A hearing on ONB's petition and the Heaths' objection was held on August 8, 2003. At the hearing, ONB argued that their original claim totaled $682,423.55, which included the original claim as of the petition date of $641,817.08, plus $32,606.47 in late fees and $8,000 in attorney's fees. The late fees were calculated by ONB as follows, based on the promissory note's provision that a late charge of 5% of the regularly scheduled payment will be applied if payment is 10 days or more late: (1) a $3,253.75 five percent late fee resulting from the Heaths' missed April 15, 2001 payment of $65,074.90, and (2) a $32,606.47 five percent late fee resulting from the Heaths' missed April 15, 2002 balloon payment of $587,054.41, which was the balance due on the note.

Following the hearing, ONB filed an amended claim, claiming a total balance of $689,337, which reflected its claim of an increase in attorney's fees to the amount of $14,913.45. The Heaths still objected, arguing that ONB's claim should be limited to the principal and interest due at the time of their Chapter 12 bankruptcy petition filing, which amounts to $641,817.08.

The Bankruptcy Court issued a written opinion on ONB's petition on August 19, 2003, setting the Heaths' total payment due to ONB at $684,423.55. That amount includes the principal and interest due to ONB on the Heath's filing date of $641,817.08, late fees in the amount of $32,606.47, and attorney's fees in the amount of $10,000.00.

The Bankruptcy Court concluded that after reviewing the record of the Heaths' bankruptcy proceeding, the first amended Chapter 12 reorganization plan, and the Order confirming that plan, that it was clear that the reorganization plan contemplated that reasonable late fees and attorney's fees could be added to the principal and interest due on ONB's claim. Additionally, the Bankruptcy Court stated that the law is clear that as an over-secured creditor supported by its loan documentation, ONB is entitled to recovery of reasonable late fees and attorney's fees. The Bankruptcy Court further held that ONB's loan documentation supported its request of $32,606.47 in late fees. In awarding attorney's fees, the Bankruptcy Court carefully reviewed the fee itemization submitted by ONB's attorneys to determine if the fees sought were reasonable under 11 U.S.C. § 506 and relevant case law. The Court concluded it could not award $14,913.45 in fees as asked for by ONB's attorneys, but that $10,000 was a reasonable amount.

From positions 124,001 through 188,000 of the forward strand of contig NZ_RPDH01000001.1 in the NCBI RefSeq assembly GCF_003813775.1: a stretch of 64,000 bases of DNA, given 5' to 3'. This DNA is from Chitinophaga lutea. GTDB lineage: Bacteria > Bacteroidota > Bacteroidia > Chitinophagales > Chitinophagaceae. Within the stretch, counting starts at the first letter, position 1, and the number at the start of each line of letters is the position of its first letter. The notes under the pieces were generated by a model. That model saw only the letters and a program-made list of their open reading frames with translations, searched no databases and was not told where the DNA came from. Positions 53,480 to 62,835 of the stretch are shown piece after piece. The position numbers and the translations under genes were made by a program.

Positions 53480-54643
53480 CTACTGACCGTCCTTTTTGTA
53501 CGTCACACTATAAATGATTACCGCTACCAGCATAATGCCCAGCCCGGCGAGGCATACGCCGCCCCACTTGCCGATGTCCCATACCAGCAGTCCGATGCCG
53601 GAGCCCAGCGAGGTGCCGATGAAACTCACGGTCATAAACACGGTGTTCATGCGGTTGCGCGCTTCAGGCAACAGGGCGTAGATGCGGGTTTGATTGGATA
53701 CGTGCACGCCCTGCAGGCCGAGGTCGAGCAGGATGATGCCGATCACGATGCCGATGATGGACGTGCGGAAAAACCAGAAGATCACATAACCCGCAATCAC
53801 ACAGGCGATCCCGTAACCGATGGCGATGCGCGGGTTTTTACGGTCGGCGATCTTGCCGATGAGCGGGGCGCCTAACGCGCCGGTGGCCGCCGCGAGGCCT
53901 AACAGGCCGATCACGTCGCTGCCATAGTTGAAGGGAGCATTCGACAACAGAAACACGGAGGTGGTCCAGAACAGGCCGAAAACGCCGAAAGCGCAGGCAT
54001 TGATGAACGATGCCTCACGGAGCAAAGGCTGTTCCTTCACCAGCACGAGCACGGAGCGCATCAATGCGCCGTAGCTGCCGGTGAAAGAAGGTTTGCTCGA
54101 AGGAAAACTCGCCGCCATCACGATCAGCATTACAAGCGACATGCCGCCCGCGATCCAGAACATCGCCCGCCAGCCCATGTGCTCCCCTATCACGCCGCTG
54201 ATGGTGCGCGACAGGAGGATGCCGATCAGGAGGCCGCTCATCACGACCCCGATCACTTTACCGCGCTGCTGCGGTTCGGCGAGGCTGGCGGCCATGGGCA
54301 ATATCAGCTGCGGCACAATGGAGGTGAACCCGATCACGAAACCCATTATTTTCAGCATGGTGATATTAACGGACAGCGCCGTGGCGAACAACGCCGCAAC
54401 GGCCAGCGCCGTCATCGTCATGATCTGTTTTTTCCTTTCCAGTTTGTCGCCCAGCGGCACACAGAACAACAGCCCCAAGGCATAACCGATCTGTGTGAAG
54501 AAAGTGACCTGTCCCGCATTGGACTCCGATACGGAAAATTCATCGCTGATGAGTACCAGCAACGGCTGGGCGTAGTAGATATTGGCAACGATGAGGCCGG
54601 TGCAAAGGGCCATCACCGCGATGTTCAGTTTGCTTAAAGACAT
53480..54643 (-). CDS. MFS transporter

The Heaths' First Appeal

In September2003, the Heaths appealed the bankruptcy Court's Order to this Court (Case # 03-0612). This Court heard arguments on that appeal on April 12, 2004 (See Doc. 6 in Case # 03-0612). In that appeal, six issues were raised, including the three issues this Court considers in the present appeal.

On that first appeal, however, this Court did not reach those issues now before it. After hearing oral argument, this Court remanded the case on the separate but related issue of whether the bankruptcy court's award of attorney fees and late fees to ONB was supported by the evidence in the record. This Court remanded the case because Judge Fines' order was based on documents that were faxed to Judge Fines' chambers but were not made part of the record; therefore, this Court could not review them. In that Order, this Court stated:

"[A]ter reviewing the Bankruptcy Court's August 19, 2003 Order, it is quite clear the Bankruptcy Court carefully reviewed those documents, took them under thoughtful consideration, which leads this Court to believe that if it had those documents in front of it, and they do in fact contain the information Judge Fines relies on, then this Court would affirm Judge Fines's decision. Therefore, while it pains this Court to continue litigation of this matter, it remands this matter to the Bankruptcy Court for development of the record as to what information and documentation the Bankruptcy Court used to determine attorney's fees ...